Ribergaard Mads H.

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Mads H.

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  • Preprint
    Surprising return of deep convection to the subpolar North Atlantic Ocean in winter 2007–2008
    ( 2008-11-07) Våge, Kjetil ; Pickart, Robert S. ; Thierry, Virginie ; Reverdin, Gilles ; Lee, Craig M. ; Petrie, Brian ; Agnew, Tom A. ; Wong, Amy ; Ribergaard, Mads H.
    The process of open-ocean convection in the subpolar North Atlantic Ocean forms a dense water mass that impacts the meridional overturning circulation and heat flux, and sequesters atmospheric carbon. In recent years the convection has been shallow or nonexistent, which could be construed as a consequence of a warmer climate. However, in the winter of 2007-08 deep convection returned to the subpolar gyre in both the Labrador and Irminger Seas. Here we document this return and elucidate the reasons why it happened. Profiling float data from the Argo programme are used to document the deep mixing, and a variety of in-situ, satellite, and reanalysis products are analyzed to describe the conditions leading to the overturning. The transition to a convective state took place abruptly, without going through a preconditioning phase, which is contrary to general expectations. Changes in the hemispheric air temperature, tracks of storms, flux of freshwater to the Labrador Sea, and distribution of pack ice all conspired to enhance the air-sea heat flux, resulting in the deep overturning. This study illuminates the complexity of the North Atlantic convective system.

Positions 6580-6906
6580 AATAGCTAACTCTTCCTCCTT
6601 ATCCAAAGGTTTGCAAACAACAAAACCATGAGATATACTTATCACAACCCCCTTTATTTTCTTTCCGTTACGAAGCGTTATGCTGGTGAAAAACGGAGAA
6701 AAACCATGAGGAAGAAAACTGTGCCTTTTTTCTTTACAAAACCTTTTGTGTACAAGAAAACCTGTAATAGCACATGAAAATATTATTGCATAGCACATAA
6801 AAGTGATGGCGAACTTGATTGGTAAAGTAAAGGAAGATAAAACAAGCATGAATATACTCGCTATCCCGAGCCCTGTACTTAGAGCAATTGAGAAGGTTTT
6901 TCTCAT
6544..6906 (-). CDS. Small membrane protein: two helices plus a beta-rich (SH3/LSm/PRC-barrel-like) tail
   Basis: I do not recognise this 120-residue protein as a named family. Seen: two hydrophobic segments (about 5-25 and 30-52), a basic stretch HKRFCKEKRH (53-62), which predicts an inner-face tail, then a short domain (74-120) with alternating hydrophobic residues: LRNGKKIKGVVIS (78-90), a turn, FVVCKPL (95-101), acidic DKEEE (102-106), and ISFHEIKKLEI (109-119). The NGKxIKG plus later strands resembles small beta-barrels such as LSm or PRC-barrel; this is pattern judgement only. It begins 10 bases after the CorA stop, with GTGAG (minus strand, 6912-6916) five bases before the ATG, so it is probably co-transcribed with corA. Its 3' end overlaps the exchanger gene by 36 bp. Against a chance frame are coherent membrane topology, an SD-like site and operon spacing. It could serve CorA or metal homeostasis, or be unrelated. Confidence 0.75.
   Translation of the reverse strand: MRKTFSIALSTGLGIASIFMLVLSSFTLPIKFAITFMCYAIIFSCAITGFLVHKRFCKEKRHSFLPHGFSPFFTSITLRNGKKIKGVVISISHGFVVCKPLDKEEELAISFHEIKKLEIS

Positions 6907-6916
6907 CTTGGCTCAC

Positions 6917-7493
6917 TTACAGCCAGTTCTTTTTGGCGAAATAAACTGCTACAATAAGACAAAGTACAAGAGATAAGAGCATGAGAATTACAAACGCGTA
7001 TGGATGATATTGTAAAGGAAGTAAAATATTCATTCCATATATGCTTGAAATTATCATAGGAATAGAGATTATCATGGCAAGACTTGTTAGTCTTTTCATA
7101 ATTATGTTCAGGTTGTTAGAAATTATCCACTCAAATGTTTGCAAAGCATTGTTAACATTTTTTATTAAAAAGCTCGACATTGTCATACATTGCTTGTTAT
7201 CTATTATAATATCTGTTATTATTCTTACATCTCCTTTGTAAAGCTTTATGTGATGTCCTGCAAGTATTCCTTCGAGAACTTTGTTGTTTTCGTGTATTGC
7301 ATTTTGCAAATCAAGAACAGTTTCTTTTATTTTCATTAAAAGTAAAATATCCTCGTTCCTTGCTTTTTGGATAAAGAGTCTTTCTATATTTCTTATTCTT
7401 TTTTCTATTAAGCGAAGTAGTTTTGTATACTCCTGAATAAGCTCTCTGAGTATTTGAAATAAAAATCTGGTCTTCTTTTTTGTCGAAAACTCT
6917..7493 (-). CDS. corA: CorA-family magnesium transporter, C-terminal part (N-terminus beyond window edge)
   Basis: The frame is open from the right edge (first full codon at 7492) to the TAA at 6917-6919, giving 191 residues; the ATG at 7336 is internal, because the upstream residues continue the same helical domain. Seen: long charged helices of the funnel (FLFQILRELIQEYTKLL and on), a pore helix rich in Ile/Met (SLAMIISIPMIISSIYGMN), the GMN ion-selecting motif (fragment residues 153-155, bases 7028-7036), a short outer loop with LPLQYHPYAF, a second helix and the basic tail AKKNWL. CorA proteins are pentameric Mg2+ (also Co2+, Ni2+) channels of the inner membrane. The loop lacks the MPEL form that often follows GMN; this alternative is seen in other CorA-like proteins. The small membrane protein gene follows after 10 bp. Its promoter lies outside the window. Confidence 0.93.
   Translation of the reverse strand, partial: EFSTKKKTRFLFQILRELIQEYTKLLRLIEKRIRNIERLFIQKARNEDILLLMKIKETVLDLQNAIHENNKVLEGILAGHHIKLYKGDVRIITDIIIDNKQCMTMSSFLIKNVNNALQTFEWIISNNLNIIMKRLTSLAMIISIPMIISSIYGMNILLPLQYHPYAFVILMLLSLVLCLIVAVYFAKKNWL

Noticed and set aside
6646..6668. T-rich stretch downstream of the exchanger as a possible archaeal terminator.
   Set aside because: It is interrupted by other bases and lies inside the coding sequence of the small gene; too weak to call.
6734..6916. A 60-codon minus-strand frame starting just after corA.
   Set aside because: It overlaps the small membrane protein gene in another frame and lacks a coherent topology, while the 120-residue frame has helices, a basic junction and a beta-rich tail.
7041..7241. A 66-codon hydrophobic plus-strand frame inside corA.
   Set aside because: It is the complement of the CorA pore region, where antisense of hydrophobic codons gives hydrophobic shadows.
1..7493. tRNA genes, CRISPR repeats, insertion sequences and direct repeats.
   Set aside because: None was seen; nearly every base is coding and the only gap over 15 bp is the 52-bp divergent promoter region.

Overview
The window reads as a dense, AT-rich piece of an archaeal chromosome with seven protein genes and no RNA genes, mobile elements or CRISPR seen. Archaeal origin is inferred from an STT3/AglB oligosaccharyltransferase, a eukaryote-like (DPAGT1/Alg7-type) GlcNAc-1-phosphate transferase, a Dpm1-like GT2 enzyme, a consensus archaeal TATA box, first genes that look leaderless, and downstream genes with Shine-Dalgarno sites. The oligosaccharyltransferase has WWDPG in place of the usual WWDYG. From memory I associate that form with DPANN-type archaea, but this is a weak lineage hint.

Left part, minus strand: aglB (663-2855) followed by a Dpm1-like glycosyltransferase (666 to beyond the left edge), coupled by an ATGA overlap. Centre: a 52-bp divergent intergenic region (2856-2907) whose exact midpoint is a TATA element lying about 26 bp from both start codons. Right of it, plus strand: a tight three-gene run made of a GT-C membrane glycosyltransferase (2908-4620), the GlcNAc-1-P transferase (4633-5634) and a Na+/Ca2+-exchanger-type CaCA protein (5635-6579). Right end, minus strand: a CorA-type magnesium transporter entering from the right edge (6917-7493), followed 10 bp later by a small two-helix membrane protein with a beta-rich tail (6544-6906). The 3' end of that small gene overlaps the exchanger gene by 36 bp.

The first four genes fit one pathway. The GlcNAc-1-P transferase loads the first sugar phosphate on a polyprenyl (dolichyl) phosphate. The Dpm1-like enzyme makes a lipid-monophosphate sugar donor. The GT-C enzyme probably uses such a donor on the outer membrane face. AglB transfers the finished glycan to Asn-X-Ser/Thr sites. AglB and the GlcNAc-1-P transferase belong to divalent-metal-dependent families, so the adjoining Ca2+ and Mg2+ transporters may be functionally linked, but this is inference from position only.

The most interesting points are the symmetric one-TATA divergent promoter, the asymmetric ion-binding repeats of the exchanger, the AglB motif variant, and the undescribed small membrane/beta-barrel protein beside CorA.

• Preprint
    Rapid response of Helheim Glacier in Greenland to climate variability over the past century
    ( 2011-11-08) Andresen, Camilla S. ; Straneo, Fiamma ; Ribergaard, Mads H. ; Bjork, Anders A. ; Andersen, Thorbjorn J. ; Kuijpers, Antoon ; Norgaard-Pedersen, Niels ; Kjaer, Kurt H. ; Schjoth, Frands ; Weckstrom, Kaarina ; Ahlstrom, Andreas P.
    During the early 2000s the Greenland Ice Sheet experienced the largest ice mass loss observed on the instrumental record1, largely as a result of the acceleration, thinning and retreat of major outlet glaciers in West and Southeast Greenland2-5. The quasi-simultaneous change in the glaciers suggests a common climate forcing and increasing air6 and ocean7-8 temperatures have been indicated as potential triggers. Here, we present a new record of calving activity of Helheim Glacier, East Greenland, extending back to c. 1890 AD. This record was obtained by analysing sedimentary deposits from Sermilik Fjord, where Helheim Glacier terminates, and uses the annual deposition of sand grains as a proxy for iceberg discharge. The 120 year long record reveals large fluctuations in calving rates, but that the present high rate was reproduced only in the 1930s. A comparison with climate indices indicates that high calving activity coincides with increased Atlantic Water and decreased Polar Water influence on the shelf, warm summers and a negative phase of the North Atlantic Oscillation. Our analysis provides evidence that Helheim Glacier responds to short-term (3-10 years) large-scale oceanic and atmospheric fluctuations.